Localising software and IT products for deployment in global markets

Translating software releases for the global market is a unique challenge, bringing together the requirement for an understanding of complex development processes and linguistic expertise. Popular apps, IT and software products are continually being released into new global markets and there is an ever-increasing demand for intuitive translation and localisation services to provide end users with a seamless UX experience.

The goal of all global technology giants is to give their users the same look, the same feel and the same experience, no matter where in the world they are and across a range of platforms; and all this content needs accurate, timely IT and software translation services to take care of published content and then keep it updated as the needs of the client change and they adapt or increase and diversify their offerings.

What should we expect when having software localised? There are usually at least three stages to the software localisation process. The first covers the actual design of the product, looking at aspects that might affect usability, such as the length of words in buttons. When preparing a software product for release internationally, the team must consider elements such as:

  • Language orientation – can your software handle languages that are oriented from right to left, for example?
  • Encoding – are you localising into languages that use non-Latin character sets?
  • Currency – can your software process a range of currency symbols and numbers? Don’t forget the date and time either, as different countries use a variety of formats.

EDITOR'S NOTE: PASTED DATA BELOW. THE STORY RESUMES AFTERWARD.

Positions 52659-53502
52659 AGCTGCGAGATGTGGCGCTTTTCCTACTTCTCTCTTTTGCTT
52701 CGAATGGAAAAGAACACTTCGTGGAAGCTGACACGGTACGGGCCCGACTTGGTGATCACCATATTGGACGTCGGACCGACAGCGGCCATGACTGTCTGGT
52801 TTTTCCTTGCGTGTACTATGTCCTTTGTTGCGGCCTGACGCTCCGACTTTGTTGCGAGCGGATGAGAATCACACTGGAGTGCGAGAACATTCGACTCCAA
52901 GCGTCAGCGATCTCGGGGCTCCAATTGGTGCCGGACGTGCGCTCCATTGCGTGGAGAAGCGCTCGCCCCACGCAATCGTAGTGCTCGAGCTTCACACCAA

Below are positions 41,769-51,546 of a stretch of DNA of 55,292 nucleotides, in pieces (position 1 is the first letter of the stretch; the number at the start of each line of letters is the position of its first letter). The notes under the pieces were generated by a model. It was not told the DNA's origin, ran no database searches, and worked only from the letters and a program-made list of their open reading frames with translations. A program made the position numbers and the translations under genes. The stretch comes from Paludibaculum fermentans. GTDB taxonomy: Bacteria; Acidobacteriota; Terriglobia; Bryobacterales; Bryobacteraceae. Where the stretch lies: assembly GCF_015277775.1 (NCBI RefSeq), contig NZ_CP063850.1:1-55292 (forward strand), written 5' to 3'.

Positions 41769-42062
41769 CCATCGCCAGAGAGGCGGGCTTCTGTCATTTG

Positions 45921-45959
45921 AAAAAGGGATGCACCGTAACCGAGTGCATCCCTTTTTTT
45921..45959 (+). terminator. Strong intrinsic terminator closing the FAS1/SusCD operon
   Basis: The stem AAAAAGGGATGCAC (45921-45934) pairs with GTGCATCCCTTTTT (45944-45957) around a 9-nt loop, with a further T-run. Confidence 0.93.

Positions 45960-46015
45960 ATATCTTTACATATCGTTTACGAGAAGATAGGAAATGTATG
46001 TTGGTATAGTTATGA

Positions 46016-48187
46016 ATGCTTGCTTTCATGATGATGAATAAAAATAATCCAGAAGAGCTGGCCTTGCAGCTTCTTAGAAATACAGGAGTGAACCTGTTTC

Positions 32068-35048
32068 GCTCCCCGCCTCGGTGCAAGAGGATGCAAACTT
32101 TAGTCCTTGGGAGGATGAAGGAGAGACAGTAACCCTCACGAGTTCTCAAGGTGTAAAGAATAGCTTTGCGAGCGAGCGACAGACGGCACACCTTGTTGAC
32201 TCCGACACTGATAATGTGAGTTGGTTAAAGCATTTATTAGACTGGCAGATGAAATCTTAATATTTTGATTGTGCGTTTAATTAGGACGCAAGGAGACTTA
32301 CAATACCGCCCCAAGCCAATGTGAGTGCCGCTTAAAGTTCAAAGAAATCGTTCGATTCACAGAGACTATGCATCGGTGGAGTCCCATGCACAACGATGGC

These are just a very few examples of the pitfalls that can befall a software localisation project in its early stages, which is why it’s vital to pick an experienced localisation partner to help your company get these aspects right and make a success of your project. Our expert team can make the process more straightforward by separating your software text elements into a file for translation so that your source code will not be affected by the localisation process.

Other elements will then also be checked to see if they fit with the cultural norms and expectations of the target market, such as imagery. For example, a picture of a child tipping a bowl of food upside down on its head might be considered amusing in the West but poor taste in the East. Content will also be localised, and last of all, UX/UI testing takes place to ensure that the product is fit for release into all its target markets.

Considering that it is a fairly complex process, you might be wondering why you would want your software localised. There is a very simple answer to this question, however – brand loyalty. We feel the best affinity with and are most loyal to those brands that we find it easiest to interact with – so if you want your new global customers to turn into loyal followers of your brand, you need to look at making it as easy as possible to interact with. And the best basis for this is great localisation, making the process of interaction as seamless as possible. Your customers should enjoy interacting with your brand at every touchpoint, and we are here to partner you to achieving this goal and sealing their loyalty to your company.

Want to find out more? Give us a call today to discuss software localisation.